The board, however, has pledged that no type of lending be taken out for any building project — that all projects would be completely funded on a pay-as-you-go plan, with money in the Operating Fund coming from the resale of homes, which is $1,500 each. That fee is comparable to what developers pay the county as an “impact fee” on a new home built in Hillsborough County.
The board says that since the pay-as-you-go policy was put into effect by community vote, it can only be changed by community vote.
Collett thinks this should happen sooner than later.
“Recently I went to see another production put on by the Performing Arts Club at the Rollins Theater,” Collett said. “Even though I’m six-foot-two, the gentleman in front of me was even taller, and I had a really hard time seeing the show. I can only imagine the plight of smaller people!”
It is hard to get in and out of the rows when the theater is packed because the seats are so close together, Collett said, and there are no restroom facilities available without exiting the theater and walking outdoors to another building.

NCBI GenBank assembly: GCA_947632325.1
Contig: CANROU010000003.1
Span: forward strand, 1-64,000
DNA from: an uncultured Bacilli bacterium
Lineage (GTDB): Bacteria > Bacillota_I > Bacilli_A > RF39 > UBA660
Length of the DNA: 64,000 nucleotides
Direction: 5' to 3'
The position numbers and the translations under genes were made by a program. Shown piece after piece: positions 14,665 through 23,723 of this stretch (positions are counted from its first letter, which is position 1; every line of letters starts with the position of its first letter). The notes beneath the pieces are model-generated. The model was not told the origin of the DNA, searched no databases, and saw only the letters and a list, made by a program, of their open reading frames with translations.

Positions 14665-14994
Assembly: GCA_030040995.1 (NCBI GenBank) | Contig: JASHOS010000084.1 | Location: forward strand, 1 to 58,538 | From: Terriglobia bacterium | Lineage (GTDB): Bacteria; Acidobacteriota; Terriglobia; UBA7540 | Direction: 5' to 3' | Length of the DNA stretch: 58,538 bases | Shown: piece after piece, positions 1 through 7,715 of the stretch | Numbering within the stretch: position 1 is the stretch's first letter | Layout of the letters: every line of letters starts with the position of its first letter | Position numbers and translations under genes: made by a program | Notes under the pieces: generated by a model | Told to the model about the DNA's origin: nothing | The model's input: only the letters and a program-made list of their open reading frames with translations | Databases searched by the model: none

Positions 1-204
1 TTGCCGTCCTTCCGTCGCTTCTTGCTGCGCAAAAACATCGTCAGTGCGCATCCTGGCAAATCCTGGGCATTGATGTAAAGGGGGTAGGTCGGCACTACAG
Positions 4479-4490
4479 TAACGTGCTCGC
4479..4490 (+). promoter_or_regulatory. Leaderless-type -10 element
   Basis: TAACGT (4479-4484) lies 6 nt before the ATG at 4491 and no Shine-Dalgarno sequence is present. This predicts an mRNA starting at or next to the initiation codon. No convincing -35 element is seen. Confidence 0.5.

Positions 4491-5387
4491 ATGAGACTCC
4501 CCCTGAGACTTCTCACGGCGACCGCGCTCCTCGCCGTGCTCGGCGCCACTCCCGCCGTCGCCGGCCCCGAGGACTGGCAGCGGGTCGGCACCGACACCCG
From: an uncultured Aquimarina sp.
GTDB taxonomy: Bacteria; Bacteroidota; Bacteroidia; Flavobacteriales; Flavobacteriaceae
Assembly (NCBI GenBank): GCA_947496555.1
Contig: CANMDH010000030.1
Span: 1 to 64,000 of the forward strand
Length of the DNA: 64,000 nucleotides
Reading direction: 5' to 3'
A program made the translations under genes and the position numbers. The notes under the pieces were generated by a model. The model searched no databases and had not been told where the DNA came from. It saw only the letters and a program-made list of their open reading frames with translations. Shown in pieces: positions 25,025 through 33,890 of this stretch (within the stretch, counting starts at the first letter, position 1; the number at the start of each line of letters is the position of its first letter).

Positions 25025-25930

Those “are just a few of the inadequacies of our current theater,” Collett said in a letter distributed following a discussion of the topic at the Board of Directors meeting last month.
“Each year, more than 15,000 people use the theater,” he wrote. “They come to see theater productions, watch the Monday movies, listen to the Front Porch Pickers and attend movies shown by the Irish Connection. There are Art Club presentations and performances during Sun City Center’s annual FunFest. The list goes on and on.”
Recently PAC and the Pelican Players have formed an alliance that will increase use of the theater even more, he stated.
“There are ways to get this done now, so let the board know how you feel,” he added.
Resseguie says a new theater makes financial sense, as well.
“The bottom line of this,” he said, “is that the theater is inadequate with only 200 seats. Figure these numbers.
Two-hundred seats at $25 a seat is $5,000. When you subtract the costs of running the theater, advertising and all, the total income is at best $3,000. A loss of $2,000 per show. A 400-seat theater would allow PAC to hire top talent for certain performances like Broadway road shows and make it more comfortable for local residents and actors alike.
“Four-hundred seats at $25 per seat is $10,000, a profit of $5,000 a show. A new theater would definitely put Sun City Center on the entertainment map,” Resseguie added.
PAC is not just for Sun City Center residents. For more information about it, visit www.performingartscompany-scc.org.